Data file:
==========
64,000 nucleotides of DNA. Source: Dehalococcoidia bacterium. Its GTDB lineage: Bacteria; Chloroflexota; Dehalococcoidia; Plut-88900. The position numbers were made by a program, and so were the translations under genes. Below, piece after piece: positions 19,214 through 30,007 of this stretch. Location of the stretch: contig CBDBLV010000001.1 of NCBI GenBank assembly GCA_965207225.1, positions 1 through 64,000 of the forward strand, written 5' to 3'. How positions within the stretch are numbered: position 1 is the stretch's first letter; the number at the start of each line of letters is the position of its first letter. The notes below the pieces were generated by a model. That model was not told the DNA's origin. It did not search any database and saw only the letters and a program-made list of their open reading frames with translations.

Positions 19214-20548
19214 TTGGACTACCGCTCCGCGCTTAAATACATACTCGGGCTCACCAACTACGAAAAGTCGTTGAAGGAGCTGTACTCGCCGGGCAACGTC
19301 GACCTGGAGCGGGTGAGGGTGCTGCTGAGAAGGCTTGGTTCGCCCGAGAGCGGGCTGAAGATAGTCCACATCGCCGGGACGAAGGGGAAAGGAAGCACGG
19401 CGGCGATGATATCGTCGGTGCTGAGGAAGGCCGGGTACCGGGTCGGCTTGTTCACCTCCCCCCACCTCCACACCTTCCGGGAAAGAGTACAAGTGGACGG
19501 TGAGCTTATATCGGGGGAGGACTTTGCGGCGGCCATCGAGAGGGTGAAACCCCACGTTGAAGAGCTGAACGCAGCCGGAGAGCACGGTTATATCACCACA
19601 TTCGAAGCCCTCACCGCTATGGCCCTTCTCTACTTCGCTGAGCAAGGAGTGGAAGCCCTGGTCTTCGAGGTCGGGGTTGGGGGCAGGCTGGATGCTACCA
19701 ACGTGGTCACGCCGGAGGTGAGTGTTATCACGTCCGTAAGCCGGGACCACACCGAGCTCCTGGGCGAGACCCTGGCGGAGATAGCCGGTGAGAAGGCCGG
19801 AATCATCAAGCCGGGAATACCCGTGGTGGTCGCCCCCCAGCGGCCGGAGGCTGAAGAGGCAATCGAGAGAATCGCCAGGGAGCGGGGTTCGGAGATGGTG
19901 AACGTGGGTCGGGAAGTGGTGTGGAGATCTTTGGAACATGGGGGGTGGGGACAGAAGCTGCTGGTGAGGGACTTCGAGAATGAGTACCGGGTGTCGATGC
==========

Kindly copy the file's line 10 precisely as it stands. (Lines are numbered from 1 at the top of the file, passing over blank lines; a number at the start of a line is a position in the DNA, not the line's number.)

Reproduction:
19901 AACGTGGGTCGGGAAGTGGTGTGGAGATCTTTGGAACATGGGGGGTGGGGACAGAAGCTGCTGGTGAGGGACTTCGAGAATGAGTACCGGGTGTCGATGC